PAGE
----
Jeramey Jannene

Burlington Store Will Replace Piggy Wiggly On Capitol Dr.

No more shopping the pig, but there will be coats and a Frank Lloyd Wright connection.

By - Jan 18th, 2023 01:32 pm
Piggy Wiggly store at 701-709 E. Capitol Dr. Photo by Jeramey Jannene.

Piggy Wiggly store at 701-709 E. Capitol Dr. Photo by Jeramey Jannene.

Change is afoot for a shopping center located near the intersection of N. Holton St. and E. Capitol Dr.

A Piggly Wiggly grocery store is closing, a Burlington discount department store is opening and the 90,000-square-foot complex at 701-709 E. Capitol Dr. where the store is located has a new owner.

A Planet Fitness gym, Citi Trends clothing store and Beauty Palace beauty supply store all continue to operate in the shopping center complex.

According to a notice filed with the Wisconsin Department of Workforce Development, Piggly Wiggly’s closing will result in the loss of 52 jobs. The closure is to occur over two weeks starting March 18 according to the filing, although discounts can already be found on the store’s remaining inventory.

A sign permit submitted Wednesday to the Department of Neighborhood Services indicates a Burlington store is planned to fill the 32,000-square-foot grocery store space.

Both changes are to come after Capitol Commons Partners LLC, an affiliate of Bayside-based Midland Management, acquired the 7.02-acre shopping center property on Jan. 4 for $5.85 million from PJR Properties. PJR, an affiliate of Piggly Wiggly Midwest, acquired the property in 2015 for $3.85 million. Midland owns several shopping centers in Wisconsin, Illinois, Indiana and Ohio.

The grocery store has operated in the shopping center since 2009. It was remodeled in 2015 when PJR acquired the shopping center. That same year the complex was expanded to accommodate Planet Fitness’s opening. PJR later sold a 0.55-acre portion of the parking lot for $650,000 to an investment group that constructed a Davita dialysis center in 2017.

Formerly known as Burlington Coat Factory, the retailer now known as Burlington is a New Jersey-based “office price” department store with more than 1,000 locations. Its website lists four locations in the Milwaukee area: W. Greenfield Ave in West Allis, W. Capitol Dr. in Brookfield, N. Green Bay Rd. in Brown Deer and 1501 W. Zellman Ct., just off S. 13th St., in the city proper.

The sign for the new store will list the company’s many discount offerings: ladies, mens, kids, baby, home and coats.

The Piggly Wiggly Midwest website says the Sheboygan-based chain has 104 stores. The only store within Milwaukee city limits is a franchisee-owned location at 123 W. Oklahoma Ave. in Bay View. C&S Wholesale Grocery announced an acquisition of the midwestern Piggly Wiggly chain in 2021, uniting it into a conglomerate of approximately 500 Piggly Wiggly stores from other regions.

Piggly Wiggly’s closure marks the end of a series of successive grocery stores anchoring the complex.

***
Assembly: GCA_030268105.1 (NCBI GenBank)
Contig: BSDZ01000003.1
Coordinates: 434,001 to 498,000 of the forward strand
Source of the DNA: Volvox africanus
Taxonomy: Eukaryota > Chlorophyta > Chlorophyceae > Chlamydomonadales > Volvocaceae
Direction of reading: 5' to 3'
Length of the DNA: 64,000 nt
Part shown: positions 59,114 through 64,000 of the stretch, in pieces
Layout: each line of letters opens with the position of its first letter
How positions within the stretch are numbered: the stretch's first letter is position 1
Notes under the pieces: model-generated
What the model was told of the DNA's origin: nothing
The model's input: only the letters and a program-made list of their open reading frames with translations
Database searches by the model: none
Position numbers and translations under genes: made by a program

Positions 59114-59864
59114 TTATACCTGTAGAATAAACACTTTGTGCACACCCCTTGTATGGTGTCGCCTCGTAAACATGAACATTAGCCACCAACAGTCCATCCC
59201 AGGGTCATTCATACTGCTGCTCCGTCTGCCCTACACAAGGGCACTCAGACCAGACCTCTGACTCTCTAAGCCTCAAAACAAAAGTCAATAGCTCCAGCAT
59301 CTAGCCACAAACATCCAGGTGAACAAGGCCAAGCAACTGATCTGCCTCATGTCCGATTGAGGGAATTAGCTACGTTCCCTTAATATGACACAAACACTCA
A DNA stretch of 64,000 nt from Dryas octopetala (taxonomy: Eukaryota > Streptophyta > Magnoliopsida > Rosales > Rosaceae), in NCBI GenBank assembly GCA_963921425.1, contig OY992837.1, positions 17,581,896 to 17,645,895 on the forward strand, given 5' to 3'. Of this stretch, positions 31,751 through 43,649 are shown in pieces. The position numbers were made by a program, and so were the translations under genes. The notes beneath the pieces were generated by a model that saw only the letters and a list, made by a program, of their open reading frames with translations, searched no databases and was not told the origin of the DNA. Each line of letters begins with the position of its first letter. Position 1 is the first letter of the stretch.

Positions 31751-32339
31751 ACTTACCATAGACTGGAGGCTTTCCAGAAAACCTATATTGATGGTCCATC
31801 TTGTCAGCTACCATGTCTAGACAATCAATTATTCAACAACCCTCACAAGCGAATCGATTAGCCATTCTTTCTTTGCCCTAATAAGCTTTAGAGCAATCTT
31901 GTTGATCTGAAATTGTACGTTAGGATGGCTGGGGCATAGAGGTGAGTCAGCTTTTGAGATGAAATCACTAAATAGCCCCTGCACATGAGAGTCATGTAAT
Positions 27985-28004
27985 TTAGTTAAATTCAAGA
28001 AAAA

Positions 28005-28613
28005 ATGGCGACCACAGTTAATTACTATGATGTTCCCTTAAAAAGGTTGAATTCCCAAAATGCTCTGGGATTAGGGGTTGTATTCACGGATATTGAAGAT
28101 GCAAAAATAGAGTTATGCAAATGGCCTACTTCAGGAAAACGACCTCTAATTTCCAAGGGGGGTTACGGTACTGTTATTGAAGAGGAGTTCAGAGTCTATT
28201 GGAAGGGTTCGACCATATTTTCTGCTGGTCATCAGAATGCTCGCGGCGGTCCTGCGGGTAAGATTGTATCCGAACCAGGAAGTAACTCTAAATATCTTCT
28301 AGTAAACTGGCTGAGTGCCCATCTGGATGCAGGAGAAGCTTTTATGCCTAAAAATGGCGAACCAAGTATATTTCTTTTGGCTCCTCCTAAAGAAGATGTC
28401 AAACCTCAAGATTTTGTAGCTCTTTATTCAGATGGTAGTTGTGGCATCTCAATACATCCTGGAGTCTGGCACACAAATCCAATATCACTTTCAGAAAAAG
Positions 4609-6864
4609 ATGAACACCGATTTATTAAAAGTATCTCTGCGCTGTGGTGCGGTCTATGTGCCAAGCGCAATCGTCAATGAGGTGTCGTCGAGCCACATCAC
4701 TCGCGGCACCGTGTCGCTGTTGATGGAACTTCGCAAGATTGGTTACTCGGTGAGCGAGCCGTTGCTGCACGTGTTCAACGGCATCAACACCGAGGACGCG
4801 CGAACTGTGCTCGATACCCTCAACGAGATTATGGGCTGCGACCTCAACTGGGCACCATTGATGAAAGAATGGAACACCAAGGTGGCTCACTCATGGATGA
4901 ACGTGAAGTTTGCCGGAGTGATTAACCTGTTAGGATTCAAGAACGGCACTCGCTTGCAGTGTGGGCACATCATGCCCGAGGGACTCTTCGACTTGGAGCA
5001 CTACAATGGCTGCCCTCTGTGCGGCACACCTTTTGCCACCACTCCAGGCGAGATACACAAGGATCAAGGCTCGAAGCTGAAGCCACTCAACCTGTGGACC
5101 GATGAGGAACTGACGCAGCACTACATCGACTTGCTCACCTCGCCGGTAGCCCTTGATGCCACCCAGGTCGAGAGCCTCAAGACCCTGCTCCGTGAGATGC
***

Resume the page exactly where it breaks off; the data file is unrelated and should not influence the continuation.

The building, constructed in 1984 according to assessment records, was originally occupied by a Pick ‘n Save store that filled virtually the entire thing, then a Jewel Osco and eventually a Lena’s Food Market. The Martin family, which owned the Lena’s chain, was the franchisee behind the Piggly Wiggly store when it first opened and owned the property until selling it and the store to PJR in 2015.

Prior to the shopping center, the site was occupied by Adelman Laundry for five decades.

Members of the Adelman family were patrons of famed architect Frank Lloyd Wright and commissioned several house designs and a replacement plant and office design for the laundry business. Unfortunately for architecture aficionados, the Wright-designed plant was never built. But the 1940s drawing of it became subject to a lawsuit tied to the shopping center’s construction.

A high school art teacher found the Wright drawing during the laundry plant’s demolition and sold it to Chicago violinist and Wright appreciator Elliott M. Golub, triggering a lawsuit. A jury ruled that Albert Adelman was still the rightful owner. Adelman was represented on the case by his son Lynn Adelman, then a state senator and now a federal judge.

Two Wright drawings for the Adelman’s did become reality. The Albert and Edith Adelman House can be found in Fox Point. The Benjamin Adelman House can be found in a substantially altered state in Phoenix, where Ben retired after handing the laundry business over to his son Albert.

One of Wright’s drawings of the plant indicates it wouldn’t have gone on the Capitol Drive site, and was instead targeted for the intersection of W. Lisbon Ave. and N. 50th St. The drawings are now in the collection of the Milwaukee Art Museum.


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One thought on “Burlington Store Will Replace Piggy Wiggly On Capitol Dr.”

  1. Colin says:

    “off price” not office price.

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